Teenage audiences

1 03 2016

I know there are people out there who have just had shivers go down their spine reading that title.

There’s a reason most organisations provide shows for P5-S2 (in Scotland) and Years 4-8 (in England). It’s hard to do shows about science for people younger than eight but it’s even harder to do science for teenagers. 

Once audiences hit thirteen and until they reach sixteen/seventeen they can be brutal. 

In this video Jimmy Fallon is talking to the writer and star of a new musical about politics and how they’ve got funding to do the show free for 20,000 teenagers. You can imagine the kids’ reactions when they’re told that’s the school trip. A musical, about politics, for an audience of teenagers…

At 1:30 they both talk about how amazing their first experiences of musical theatre was. You can hear their enthusiasm as they speak- but one went on to be a chat show host  and the other wrote his own musical! Of course, they both loved going to their first musicals. 

They are like us the first time we saw science. We felt for science the enthusiasm they felt for musicals- that’s why you’re reading this and I’m writing it!

But as we know not everyone is like us. Not everyone gets musicals just like not everyone gets science. As the writer explains:

Teenage audiences can’t lie. They’re the most incredible audiences we have and I remember being a teenager in an audience and if it was bad people would be like “whaaack”…

  
“This is whack. She doesn’t like him… Why are they singing..?”

I’ve done one performance that still haunts me. It was in America, before YouTube and camera phones so don’t think you can find it, thank heavens. It was a hastily organised show written for younger kids but somehow in one of the first performances I ended up in front of 1300 teenagers.  They spoke all the way through it, they turned their backs. It was terrible.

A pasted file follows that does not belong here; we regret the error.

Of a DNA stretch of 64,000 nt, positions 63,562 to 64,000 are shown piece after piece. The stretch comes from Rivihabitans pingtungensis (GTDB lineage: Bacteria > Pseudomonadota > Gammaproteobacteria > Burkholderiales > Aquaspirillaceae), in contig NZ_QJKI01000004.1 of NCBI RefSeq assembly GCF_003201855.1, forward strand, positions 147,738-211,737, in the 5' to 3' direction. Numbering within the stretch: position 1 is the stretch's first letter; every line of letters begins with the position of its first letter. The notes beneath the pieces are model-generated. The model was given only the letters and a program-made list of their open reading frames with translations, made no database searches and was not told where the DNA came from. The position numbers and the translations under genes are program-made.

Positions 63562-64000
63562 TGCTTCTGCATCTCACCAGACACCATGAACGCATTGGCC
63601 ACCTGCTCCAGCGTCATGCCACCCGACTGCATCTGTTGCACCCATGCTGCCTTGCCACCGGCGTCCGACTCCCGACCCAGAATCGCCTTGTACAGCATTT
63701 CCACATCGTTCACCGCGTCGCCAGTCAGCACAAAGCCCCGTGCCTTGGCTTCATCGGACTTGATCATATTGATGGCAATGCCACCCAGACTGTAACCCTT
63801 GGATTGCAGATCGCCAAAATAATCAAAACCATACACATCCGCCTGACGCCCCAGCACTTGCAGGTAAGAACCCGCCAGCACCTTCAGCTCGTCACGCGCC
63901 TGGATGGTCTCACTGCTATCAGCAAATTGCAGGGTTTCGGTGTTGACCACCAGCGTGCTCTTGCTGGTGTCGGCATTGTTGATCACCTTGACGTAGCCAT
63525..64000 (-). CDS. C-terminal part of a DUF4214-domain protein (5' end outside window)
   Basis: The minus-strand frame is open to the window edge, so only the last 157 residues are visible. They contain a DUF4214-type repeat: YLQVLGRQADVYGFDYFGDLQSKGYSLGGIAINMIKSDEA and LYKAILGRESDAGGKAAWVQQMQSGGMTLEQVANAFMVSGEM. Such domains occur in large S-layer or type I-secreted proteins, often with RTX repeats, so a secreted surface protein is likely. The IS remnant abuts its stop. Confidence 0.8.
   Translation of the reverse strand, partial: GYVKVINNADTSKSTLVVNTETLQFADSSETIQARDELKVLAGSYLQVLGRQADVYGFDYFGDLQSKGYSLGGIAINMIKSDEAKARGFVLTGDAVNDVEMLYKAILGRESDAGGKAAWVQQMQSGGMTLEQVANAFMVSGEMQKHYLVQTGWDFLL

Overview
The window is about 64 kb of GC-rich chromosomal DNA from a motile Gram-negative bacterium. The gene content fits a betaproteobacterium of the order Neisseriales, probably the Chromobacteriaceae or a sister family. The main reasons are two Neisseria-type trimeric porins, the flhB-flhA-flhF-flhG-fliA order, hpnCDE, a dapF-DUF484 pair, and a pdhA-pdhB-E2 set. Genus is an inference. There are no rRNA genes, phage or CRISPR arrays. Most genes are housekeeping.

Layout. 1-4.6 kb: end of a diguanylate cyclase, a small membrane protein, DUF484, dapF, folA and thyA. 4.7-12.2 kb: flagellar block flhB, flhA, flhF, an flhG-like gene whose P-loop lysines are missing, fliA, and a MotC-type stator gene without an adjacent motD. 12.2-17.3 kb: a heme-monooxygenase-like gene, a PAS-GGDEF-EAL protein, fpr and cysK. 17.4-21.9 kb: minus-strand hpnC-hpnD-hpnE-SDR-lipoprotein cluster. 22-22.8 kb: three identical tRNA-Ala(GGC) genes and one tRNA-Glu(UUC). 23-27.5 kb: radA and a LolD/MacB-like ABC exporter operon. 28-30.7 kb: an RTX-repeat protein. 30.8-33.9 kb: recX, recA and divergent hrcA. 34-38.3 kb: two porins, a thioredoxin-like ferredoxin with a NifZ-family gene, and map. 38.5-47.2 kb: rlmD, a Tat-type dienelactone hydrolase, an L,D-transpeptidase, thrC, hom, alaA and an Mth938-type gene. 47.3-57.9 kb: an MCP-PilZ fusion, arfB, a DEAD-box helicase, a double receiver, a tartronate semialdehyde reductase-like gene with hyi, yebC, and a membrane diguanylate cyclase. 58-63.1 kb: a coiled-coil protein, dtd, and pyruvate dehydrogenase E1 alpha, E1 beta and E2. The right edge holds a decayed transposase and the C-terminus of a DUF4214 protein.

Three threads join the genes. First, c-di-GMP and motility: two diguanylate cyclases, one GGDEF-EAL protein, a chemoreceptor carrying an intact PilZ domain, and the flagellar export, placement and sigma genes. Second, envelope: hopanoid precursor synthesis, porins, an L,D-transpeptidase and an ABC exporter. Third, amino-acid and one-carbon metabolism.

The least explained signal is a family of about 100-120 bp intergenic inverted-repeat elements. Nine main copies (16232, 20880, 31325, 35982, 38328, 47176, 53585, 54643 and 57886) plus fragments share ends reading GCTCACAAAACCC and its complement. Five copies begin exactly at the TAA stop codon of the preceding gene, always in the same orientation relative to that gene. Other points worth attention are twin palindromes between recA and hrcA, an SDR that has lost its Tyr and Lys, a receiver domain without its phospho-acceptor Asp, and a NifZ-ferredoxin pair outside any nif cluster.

Since then I’ve seen presenters from some of the most respected SciCom organisations in the country fall prey to the same fate. Their teenage audiences have let them know in no uncertain terms what they thought of their shows. 

My show and all those others had something in common. The shows were substandard rubbish. The shows weren’t good enough to hold the attention, they weren’t good enough to deserve the attention, of the teenage audience. 

It is possible to do musicals and science for teenagers but the key factor is that your material has to be good. If you’ve got material that’s good those same teenagers will be the best audience you’ve ever had for the same reason they can be the worst. They can’t lie. 

I’ve love working with other presenters and I love to discuss stuff with them. I’m happy for people to totally disagree with almost anything I’ve got to say about science presenting except for one thing. 

However tough teenage audiences can be, if you got roasted it’s not their fault

Remember they can’t lie. It is your fault. It is my fault. Our material and the way we presented it just wasn’t good enough. 

We should never blame the audience before we’ve had a good long look at ourselves. Yes, some teenage audiences might sit quietly and let us do our thing but they are the exceptions. Like adults they’ve have learned to lie already. Adults will smile and endure our substandard shows and then probably tell us they loved it.

The others are just expressing what the rest are thinking. Teenagers can’t lie. 

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